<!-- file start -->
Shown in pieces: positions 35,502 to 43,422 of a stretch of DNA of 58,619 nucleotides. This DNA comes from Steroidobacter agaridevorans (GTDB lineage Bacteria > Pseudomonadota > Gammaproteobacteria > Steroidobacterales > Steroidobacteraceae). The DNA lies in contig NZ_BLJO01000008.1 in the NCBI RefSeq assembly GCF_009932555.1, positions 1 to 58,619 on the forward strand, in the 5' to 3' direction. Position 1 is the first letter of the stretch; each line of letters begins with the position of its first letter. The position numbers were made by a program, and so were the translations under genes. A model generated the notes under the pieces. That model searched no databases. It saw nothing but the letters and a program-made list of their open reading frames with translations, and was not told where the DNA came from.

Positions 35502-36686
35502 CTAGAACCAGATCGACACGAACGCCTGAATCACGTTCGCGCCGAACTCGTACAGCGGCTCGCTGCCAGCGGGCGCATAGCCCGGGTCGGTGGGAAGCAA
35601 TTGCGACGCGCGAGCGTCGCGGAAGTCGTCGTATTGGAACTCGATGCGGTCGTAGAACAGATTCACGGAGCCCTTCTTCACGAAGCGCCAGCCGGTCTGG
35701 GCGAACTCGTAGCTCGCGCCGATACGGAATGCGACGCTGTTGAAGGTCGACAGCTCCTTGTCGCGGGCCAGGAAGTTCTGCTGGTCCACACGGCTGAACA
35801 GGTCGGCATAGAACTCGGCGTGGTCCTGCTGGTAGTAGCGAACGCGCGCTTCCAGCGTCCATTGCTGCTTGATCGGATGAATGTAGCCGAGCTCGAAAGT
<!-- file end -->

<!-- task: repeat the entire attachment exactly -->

Shown in pieces: positions 35,502 to 43,422 of a stretch of DNA of 58,619 nucleotides. This DNA comes from Steroidobacter agaridevorans (GTDB lineage Bacteria > Pseudomonadota > Gammaproteobacteria > Steroidobacterales > Steroidobacteraceae). The DNA lies in contig NZ_BLJO01000008.1 in the NCBI RefSeq assembly GCF_009932555.1, positions 1 to 58,619 on the forward strand, in the 5' to 3' direction. Position 1 is the first letter of the stretch; each line of letters begins with the position of its first letter. The position numbers were made by a program, and so were the translations under genes. A model generated the notes under the pieces. That model searched no databases. It saw nothing but the letters and a program-made list of their open reading frames with translations, and was not told where the DNA came from.

Positions 35502-36686
35502 CTAGAACCAGATCGACACGAACGCCTGAATCACGTTCGCGCCGAACTCGTACAGCGGCTCGCTGCCAGCGGGCGCATAGCCCGGGTCGGTGGGAAGCAA
35601 TTGCGACGCGCGAGCGTCGCGGAAGTCGTCGTATTGGAACTCGATGCGGTCGTAGAACAGATTCACGGAGCCCTTCTTCACGAAGCGCCAGCCGGTCTGG
35701 GCGAACTCGTAGCTCGCGCCGATACGGAATGCGACGCTGTTGAAGGTCGACAGCTCCTTGTCGCGGGCCAGGAAGTTCTGCTGGTCCACACGGCTGAACA
35801 GGTCGGCATAGAACTCGGCGTGGTCCTGCTGGTAGTAGCGAACGCGCGCTTCCAGCGTCCATTGCTGCTTGATCGGATGAATGTAGCCGAGCTCGAAAGT